note: entire contents copyright 1998 by Larry Stark
Set Design by John Weiss
Lighting Design by Karen Perlo
Mama Alice.................Diana Benson
This review is a week late, and I apologize for that. I was of two minds about reviewing plays that are still "under construction". But new plays and new playwrights need to know what works, and there is a lot in Renita Martin's play that does. She has a genuine feel for the rhythms and the music of her world, and she knows how to imply the things that connect this family's differing members. The play is very deep in subtexts.
The scene is a small backwater town in Mississippi, the Black family has been reduced to an aging grandmother who is a front-porch gossip who enjoys the comeuppance of the proud prominent matriarch of her church's most troubled family: two brothers (one gay) dead, one daughter an outed lesbian, the other a hopeless crack-head. It's this "Queen Esther Mims' " decision to bury one brother in state while cremating his gay sibling in disgrace that sets tongues wagging.
Mama Alice is a born story-teller, scattering judgements and opinions and exagerations in her gossip, maintaining older, traditional values, but holding people to a common human decency. her long, intricate sentences and continual asides are reminiscent of the prose style of William Faulker, embellished by a strong infusion of Black experience. The richness of this stew of story is as musical as it is enjoyable.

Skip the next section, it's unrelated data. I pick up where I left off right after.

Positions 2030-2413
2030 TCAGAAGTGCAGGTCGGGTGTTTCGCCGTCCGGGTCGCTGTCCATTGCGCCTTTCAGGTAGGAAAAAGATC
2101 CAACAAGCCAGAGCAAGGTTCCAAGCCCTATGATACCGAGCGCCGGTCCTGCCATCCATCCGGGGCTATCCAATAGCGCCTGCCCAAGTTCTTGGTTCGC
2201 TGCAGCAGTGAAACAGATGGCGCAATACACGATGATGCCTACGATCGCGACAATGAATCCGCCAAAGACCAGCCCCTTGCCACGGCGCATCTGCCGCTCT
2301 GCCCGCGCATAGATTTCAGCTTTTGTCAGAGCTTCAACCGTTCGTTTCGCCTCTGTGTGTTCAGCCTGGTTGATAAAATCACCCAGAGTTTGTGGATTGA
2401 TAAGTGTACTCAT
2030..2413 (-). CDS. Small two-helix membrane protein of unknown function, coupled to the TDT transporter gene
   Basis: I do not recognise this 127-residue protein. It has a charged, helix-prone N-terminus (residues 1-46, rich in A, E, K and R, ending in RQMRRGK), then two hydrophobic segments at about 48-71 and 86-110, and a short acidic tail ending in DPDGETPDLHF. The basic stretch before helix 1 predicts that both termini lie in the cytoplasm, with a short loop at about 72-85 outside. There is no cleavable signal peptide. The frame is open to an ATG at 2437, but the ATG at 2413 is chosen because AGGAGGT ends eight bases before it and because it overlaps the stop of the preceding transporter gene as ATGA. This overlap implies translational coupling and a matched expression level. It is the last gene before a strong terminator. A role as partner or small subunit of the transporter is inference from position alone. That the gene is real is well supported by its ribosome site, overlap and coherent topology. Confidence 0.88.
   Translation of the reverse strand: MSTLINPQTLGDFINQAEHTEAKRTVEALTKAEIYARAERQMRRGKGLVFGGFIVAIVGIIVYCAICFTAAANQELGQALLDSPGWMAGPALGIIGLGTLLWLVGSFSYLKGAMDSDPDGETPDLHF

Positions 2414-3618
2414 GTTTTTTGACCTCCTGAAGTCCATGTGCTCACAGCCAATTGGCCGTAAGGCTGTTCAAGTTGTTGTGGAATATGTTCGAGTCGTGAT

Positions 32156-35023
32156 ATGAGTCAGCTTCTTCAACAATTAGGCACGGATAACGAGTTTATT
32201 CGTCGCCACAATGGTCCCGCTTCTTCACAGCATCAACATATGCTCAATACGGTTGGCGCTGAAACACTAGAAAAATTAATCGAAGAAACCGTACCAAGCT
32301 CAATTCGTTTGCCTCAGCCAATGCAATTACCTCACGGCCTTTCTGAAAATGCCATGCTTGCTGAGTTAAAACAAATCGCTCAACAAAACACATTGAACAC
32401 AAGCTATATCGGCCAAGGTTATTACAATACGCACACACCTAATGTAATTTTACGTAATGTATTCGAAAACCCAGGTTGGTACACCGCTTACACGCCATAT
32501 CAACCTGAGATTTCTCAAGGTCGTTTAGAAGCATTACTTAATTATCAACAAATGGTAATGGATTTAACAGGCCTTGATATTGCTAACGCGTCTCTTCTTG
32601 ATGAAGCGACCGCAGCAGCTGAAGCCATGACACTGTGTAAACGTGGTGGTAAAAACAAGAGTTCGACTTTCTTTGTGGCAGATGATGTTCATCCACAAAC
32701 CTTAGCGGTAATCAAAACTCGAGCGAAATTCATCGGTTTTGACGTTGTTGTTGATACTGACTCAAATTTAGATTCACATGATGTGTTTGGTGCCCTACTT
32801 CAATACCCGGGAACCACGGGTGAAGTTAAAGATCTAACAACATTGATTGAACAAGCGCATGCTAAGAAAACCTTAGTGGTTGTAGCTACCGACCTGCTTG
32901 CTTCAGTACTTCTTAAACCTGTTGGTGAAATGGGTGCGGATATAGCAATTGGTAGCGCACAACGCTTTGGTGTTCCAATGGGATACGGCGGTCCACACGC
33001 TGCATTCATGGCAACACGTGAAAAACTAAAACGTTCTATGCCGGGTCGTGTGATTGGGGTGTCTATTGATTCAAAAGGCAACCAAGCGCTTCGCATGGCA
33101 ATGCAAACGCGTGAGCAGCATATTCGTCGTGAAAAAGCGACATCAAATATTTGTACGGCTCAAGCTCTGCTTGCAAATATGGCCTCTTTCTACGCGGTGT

Her charges, Young Rose and younger Shortcake, are both rambunctious and respectful, giving their elder her due while still trying to assert their uppity independence. And Rose, though she'd die if anyone found out, is bonded in love with Queen Esther's flamboyantly lesbian daughter Soot, and does what she can both to aid Soot's attempts to dignify her dead gay brother and to keep Soot from threatened shock-treatments to "cure" her lesbianism.
An awful lot of plot already, right? Well, there's a lot more besides, perhaps more Southern Gothic than a Northern audience can hold. But once the style and the rhetrical flow becomes familiar, Playwright Martin piles revelation on revelation, breaking the tension again and again with the sibling squabbles and irreverent comments from the two kids. Most of the big events in this play are told about rather than shown, but such is her magical language that they are more astonishing heard about than they could be enacted.
The great news here is the "voice" of this young playwright, and her feeling for the small southern town it speaks of. Surely this is the first of what could be a long series of stories and characters she knows down to their very toenails.
The actors here enjoyed the flavor and the music in an infectious way. Perhaps having the playwright in the cast added to that enjoyment. Certainly when Elizabeth Amelia Hadley "rough-hewed" this production and Maureen Shea "shaped its ends" they had a solid crew of experienced Black actors and a rich text to work with. It was a good beginning to the three-ring circus of shows that CentaStage and the Underground Railway Theater will be presenting these weeks at the bustling Boston Center for The Arts. These new plays are early works of tomorrow's playwrights, and I have determined to see as many as I can and to give each play a full review. And I expect it to be well worth every night of it.